I don’t think “Nine” could look better on paper if it tried. You’ve got Michael Tolkin, the author of “The Player”, and the late, great Anthony Minghella translating a Broadway classic to the screen, that has even deeper roots as the show itself was based of Federico Fellini’s “8 1/2”. You’ve got Rob Marshall in the director’s chair. This is the man who reinvigorated the movie musical right when it was on the very brink of extinction with the Oscar-winning “Chicago”, after all. You’ve got a cast of women unlike anything I’ve seen on film before – Marion Cotillard! Penélope Cruz! Nicole Kidman! Judi Dench! Kate Hudson! Fergie! Sophia Loren, for Pete’s sake! And who do you have at the center of all these ladies? Why none other than the genius of the day, Daniel Day-Lewis. How then could all of the excitement that this incredible pedigree inspires be completely missing from the final cut?
The problem might be the show itself. Day-Lewis is Guido Contini, Italy’s most exciting internationally recognized director. Well, he used to be. As of late, his films haven’t been connecting with audiences like they used to. We meet him amidst a flurry of press for his latest project and we quickly realize that he’s got no movie to make. Before long, we are introduced to his wife (Cotillard), his mistress (Cruz), his mother (Loren), his muse (Kidman) and his creative rock (Dench). It isn’t long after that that you realize juggling all these women in his life and ultimately trying t control them like he does his films is making it impossible for him to breathe. The women aren’t smothering him though. He is doing that all to himself by failing to see them all as actual people instead of supporting players in his own life. An unsympathetic egomaniac does not rally an audience.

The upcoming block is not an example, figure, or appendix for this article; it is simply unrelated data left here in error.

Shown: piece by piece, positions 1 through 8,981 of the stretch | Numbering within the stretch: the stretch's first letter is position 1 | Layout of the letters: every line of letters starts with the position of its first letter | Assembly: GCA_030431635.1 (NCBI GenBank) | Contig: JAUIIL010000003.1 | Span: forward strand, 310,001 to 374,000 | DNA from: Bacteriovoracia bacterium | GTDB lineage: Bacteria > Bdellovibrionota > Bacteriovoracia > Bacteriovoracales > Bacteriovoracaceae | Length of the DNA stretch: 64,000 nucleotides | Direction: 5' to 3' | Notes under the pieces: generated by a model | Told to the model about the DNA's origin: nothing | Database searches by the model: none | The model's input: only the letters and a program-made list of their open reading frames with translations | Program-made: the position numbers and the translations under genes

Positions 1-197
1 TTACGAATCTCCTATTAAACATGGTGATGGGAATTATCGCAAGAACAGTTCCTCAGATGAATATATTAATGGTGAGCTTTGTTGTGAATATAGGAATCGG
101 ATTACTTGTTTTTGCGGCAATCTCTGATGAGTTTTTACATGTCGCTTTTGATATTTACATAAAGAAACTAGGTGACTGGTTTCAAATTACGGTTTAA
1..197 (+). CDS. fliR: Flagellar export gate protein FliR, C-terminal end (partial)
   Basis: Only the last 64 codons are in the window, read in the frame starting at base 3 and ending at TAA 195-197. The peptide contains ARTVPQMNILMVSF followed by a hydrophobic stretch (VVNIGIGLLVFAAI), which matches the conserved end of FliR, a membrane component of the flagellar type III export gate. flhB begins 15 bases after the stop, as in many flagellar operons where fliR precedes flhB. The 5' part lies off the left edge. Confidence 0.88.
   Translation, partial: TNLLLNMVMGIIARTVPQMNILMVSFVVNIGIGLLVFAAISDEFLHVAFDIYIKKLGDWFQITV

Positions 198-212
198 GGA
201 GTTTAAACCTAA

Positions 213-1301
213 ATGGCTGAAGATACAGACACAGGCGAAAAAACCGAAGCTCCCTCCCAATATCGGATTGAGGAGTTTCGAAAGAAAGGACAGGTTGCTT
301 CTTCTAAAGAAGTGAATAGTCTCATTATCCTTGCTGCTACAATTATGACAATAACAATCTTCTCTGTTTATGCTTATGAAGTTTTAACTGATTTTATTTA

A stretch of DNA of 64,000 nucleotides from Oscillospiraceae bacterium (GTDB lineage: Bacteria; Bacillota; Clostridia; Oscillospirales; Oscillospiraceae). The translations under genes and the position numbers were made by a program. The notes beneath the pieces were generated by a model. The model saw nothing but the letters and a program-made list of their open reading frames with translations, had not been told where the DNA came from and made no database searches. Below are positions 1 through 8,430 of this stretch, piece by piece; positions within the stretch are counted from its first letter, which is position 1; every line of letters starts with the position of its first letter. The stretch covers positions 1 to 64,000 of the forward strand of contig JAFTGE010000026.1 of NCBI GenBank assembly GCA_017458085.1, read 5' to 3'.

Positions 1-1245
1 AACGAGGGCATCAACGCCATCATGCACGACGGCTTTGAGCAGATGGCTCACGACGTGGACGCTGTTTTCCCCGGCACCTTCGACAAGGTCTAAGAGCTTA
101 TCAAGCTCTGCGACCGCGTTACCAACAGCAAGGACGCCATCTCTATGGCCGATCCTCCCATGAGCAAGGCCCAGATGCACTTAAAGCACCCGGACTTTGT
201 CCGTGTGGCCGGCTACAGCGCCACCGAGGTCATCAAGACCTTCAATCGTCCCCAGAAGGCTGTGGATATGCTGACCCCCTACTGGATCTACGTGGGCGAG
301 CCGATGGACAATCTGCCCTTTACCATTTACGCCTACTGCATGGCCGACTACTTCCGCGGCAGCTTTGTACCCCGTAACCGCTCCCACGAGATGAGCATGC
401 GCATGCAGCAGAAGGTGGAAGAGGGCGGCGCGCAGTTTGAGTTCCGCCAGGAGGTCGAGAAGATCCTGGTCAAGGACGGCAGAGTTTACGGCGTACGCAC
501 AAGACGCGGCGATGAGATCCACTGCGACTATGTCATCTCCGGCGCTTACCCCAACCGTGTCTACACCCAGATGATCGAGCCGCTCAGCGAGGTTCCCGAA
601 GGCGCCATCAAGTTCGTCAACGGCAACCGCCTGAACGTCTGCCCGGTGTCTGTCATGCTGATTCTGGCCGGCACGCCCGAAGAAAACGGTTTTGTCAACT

It is even more troubling to me though that Marshall’s direction never allows for these lovely ladies to elevate past supporting players either. It’s ironic really to watch a movie about a blocked director directed without the inspiration to make it as great as it so clearly could be. Each woman in the cast gets to sing their song one by one and each one sings of how their lives have been changed by Contini, be that good or bad. As we never get to see these characters for who they are but rather just through the eyes of Contini himself, the hurt they sing about it isn’t connected to anything real. That said, neither are the musical numbers themselves. They all look and sound fantastic and, not to mislead, are pretty enjoyable too. They just keep coming in such an expected fashion that they lack the spontaneity necessary to make them truly pop.
Like “Chicago”, Marshall wants the musical numbers to feel like a surreal layer to the characters’ live. They seem to be happening in their minds but you never feel like you’ve actually been in anyone’s head. Anyone, that is, except for Contini. Every song and every scene is about him and while Day-Lewis does a perfectly fine job losing his way, he never quite finds it either. Although history is given to suggest where his troubles may have started, his woes never amount past the point of self-indulgence and subsequently “Nine” never becomes the masterpiece it should have. Instead, this fascinating dissection of one man’s mind never gets deep enough to entertain past the surface.
Review by Joseph Bélanger